Yesterday was a good day but there's many more tests to come and we're currently only a few injuries away from a crisis. Today could be good or bad but until 11pm at least, I'm going to revel in what for once was a very fine weekend.

Friday, 30 August 2013

Sticking up for Arsenal

BREAKING NEWS: Arsenal FC have not won a trophy since May 2005!

This is roughly the sentiment that has been repeated in headlines and articles within the British press every few months for the past five years.

THIS JUST IN: A year has passed by and a sports team have not had the success that they had initially been predicted to!

There are a lot of things published by the media that I look at and am forced to ask: 'Why is that news?'. Yet the old chestnut of Arsenal's continuing and apparently fascinating trophy drought is one that leaves me particularly puzzled.

The facts are unarguable. Since the end of the 2004/05 season, Arsenal have failed to win any of the three major trophies for British teams: the Premier League, the FA Cup or the Champions League. For a club that in the eight seasons up to and including 04/05 won a total of seven major trophies, this quite clearly represents a serious decline.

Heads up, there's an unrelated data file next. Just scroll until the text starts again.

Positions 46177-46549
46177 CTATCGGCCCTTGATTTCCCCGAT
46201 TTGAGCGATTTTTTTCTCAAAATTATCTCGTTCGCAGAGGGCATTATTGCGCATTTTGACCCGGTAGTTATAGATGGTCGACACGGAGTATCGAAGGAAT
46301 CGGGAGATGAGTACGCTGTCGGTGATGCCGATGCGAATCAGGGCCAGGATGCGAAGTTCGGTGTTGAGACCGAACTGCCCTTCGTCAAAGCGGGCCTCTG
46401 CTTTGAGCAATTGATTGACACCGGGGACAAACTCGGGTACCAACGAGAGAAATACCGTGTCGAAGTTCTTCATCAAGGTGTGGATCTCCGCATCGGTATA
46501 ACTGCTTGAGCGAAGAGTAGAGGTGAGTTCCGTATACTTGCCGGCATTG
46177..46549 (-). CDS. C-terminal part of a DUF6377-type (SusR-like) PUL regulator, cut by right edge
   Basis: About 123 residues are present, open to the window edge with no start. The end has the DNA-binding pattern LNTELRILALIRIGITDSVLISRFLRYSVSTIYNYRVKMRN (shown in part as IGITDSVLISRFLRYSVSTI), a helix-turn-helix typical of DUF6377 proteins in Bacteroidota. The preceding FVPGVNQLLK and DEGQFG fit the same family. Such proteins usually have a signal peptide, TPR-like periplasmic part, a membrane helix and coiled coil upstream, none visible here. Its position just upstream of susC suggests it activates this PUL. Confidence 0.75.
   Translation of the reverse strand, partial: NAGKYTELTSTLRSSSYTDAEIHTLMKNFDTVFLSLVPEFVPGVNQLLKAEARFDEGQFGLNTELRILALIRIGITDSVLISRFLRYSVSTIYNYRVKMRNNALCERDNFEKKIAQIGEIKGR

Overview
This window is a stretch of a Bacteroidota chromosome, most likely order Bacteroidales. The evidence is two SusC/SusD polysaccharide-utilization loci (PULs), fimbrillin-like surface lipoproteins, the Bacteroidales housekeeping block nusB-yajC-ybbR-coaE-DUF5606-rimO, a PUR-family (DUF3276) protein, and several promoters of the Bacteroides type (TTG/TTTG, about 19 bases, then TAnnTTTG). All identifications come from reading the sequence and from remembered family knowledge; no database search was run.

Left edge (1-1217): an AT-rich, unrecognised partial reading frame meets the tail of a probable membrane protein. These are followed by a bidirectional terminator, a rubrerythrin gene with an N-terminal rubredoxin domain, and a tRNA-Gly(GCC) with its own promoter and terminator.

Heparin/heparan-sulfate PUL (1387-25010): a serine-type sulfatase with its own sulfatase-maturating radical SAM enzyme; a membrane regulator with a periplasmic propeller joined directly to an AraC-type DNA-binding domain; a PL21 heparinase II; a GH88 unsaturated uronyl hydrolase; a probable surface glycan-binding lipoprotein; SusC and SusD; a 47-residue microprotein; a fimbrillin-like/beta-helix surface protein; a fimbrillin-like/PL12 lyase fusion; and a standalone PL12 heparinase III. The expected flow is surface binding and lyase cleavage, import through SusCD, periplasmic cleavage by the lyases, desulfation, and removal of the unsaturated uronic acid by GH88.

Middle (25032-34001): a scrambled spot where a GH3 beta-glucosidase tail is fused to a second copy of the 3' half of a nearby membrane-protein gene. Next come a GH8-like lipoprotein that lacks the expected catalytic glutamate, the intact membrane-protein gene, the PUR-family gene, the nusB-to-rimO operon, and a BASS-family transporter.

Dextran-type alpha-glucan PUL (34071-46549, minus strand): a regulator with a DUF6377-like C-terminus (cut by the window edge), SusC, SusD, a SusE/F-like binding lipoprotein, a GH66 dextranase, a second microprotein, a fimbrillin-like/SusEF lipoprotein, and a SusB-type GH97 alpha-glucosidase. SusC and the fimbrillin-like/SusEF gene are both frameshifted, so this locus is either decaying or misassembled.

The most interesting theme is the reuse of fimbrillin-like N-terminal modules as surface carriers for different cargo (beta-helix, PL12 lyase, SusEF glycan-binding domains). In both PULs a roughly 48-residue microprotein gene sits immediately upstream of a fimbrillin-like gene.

But is it really all that bad? Let's take a look at how the other 116 clubs currently playing in the top five leagues in England have fared in the past eight years. Out of those teams, six have succeeded in winning at least one major competition. Considering that Arsenal have continued to qualify for the Champions League every year since their last trophy, once reaching the final, it still seems fair to count them amongst the most successful of those 110 trophy-less teams.

And yet year upon year the papers recycle their favourite headline buzzwords: 'crisis', 'collapse', 'failure', along with a photo of Arsène Wenger looking solemn. Sometimes it is raining in the photo. Often he wears a coat.

Undoubtedly for a club that ten years ago went an entire season unbeaten, recent campaigns have been underwhelming to say the least. But teams don't go on winning forever.